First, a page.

- A member of the N.C. congressional delegation is co-sponsoring a bill to end federal regulators' use of the "social cost of carbon" estimate.
- A John Locke Foundation research expert has labeled the SCC approach "questionable."
The federal government would be banned from using the so-called “social cost of carbon” in its rulemaking process, under a bill co-sponsored by a member of the N.C. congressional delegation.
U.S. Rep. Richard Hudson, R-8th District, is one of six Republican House sponsors of the Transparency and Honesty in Energy Regulations Act. It also would prohibit federal regulators from using the “social cost of methane, social cost of nitrous oxide, or the social cost of any other greenhouse gas metrics in the rulemaking process,” according to a news release from Hudson’s office.
Hudson’s co-sponsors represent districts in West Virginia, South Carolina, Georgia, and Florida. Thirteen Republicans are sponsoring a companion bill in the U.S. Senate.
The social cost of carbon is “an estimate, in dollars, of the economic damages that would result from emitting one additional ton of carbon dioxide into the atmosphere,” according to the environmental advocacy group Resources for the Future. The estimate “puts the effects of climate change into economic terms to help policymakers and other decisionmakers understand the economic impacts of decisions that would increase or decrease emissions,” according to a description at rff.org.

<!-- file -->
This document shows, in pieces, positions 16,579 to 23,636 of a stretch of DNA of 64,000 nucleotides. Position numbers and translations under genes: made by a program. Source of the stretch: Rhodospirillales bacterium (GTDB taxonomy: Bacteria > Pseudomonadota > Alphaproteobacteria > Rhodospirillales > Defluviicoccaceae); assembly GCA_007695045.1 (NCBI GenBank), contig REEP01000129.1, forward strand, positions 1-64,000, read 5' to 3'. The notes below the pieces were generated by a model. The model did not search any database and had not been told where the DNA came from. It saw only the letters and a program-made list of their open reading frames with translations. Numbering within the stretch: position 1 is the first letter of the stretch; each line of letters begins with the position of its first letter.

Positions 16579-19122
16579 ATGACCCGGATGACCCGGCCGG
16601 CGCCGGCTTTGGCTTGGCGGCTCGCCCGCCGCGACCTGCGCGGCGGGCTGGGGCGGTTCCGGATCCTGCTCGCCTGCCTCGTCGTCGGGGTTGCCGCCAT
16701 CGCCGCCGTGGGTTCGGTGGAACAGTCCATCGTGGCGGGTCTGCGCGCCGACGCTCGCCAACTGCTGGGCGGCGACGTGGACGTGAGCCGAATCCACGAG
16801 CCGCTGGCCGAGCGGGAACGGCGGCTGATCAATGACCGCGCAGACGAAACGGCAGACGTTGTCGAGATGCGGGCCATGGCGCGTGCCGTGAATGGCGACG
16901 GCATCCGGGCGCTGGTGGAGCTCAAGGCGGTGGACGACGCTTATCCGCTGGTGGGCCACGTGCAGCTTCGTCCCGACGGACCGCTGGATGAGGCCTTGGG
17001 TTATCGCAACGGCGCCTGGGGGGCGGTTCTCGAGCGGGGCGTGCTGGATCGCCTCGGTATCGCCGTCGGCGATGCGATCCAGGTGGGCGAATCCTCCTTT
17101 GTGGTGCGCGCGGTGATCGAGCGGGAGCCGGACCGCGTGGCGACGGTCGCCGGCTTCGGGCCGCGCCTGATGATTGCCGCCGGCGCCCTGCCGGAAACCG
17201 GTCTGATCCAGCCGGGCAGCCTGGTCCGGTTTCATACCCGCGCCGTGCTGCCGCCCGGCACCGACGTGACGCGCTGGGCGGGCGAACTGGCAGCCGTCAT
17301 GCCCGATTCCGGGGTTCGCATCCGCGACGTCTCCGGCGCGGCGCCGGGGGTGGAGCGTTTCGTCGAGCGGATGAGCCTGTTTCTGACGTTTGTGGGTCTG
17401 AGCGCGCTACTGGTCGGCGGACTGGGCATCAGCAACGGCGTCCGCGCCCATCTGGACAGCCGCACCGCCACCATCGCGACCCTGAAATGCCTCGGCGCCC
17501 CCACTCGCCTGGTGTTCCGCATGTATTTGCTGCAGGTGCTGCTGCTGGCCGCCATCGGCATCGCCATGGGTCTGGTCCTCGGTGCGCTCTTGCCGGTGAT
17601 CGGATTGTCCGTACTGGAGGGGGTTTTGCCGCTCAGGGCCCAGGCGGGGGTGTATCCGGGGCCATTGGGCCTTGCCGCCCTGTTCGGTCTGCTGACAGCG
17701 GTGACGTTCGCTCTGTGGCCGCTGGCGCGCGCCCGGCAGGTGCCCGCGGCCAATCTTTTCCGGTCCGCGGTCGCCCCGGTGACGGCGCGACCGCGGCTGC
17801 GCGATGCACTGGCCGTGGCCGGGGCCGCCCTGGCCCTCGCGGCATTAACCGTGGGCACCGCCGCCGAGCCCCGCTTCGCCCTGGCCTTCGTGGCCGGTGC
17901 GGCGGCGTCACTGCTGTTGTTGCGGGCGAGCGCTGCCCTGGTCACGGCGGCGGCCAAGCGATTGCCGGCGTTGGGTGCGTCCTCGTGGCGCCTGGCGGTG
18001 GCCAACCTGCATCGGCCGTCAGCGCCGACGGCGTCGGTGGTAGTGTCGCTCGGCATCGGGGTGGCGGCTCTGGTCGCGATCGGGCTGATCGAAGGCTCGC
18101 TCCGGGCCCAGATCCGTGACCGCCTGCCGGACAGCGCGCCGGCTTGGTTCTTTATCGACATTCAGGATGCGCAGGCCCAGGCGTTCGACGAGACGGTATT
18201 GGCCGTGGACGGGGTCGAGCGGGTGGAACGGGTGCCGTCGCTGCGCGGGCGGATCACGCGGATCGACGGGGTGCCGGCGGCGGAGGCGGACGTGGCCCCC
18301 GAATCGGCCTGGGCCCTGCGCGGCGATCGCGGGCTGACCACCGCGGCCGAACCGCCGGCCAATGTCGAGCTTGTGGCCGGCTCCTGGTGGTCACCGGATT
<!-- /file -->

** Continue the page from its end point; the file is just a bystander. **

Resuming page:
“The Transparency and Honesty in Energy Regulations Act takes important steps to halt the use of flawed metrics to justify overreaching government regulations,” Hudson said. “American industries and job creators need regulatory certainty, not biased estimates that fail to comply with key rulemaking guidance.”
A July 7 research brief from the John Locke Foundation labeled the social cost of carbon approach “questionable.” Jon Sanders, director of Locke’s Center for Food, Power, and Life, nonetheless used the approach to help gauge the impact of Gov. Roy Cooper’s proposed offshore wind energy goals.
“The average cost of reducing CO2 emissions would be $162 per metric ton reduced through 2050 in the report’s Low-Cost scenario and $207 per metric ton reduced in the Base-Cost scenario,” Sanders wrote. “Either way, those are very high costs.”
“They’re so high, in fact, they would even outstrip the cost estimates under the questionable ‘Social Cost of Carbon’ (SCC) approach of monetizing the costs of CO2 emissions according to the differing SCC values estimated by both the Obama and Trump administrations.”
With Democrats controlling both chambers of Congress, Hudson’s Republican-backed legislation is not expected to advance far.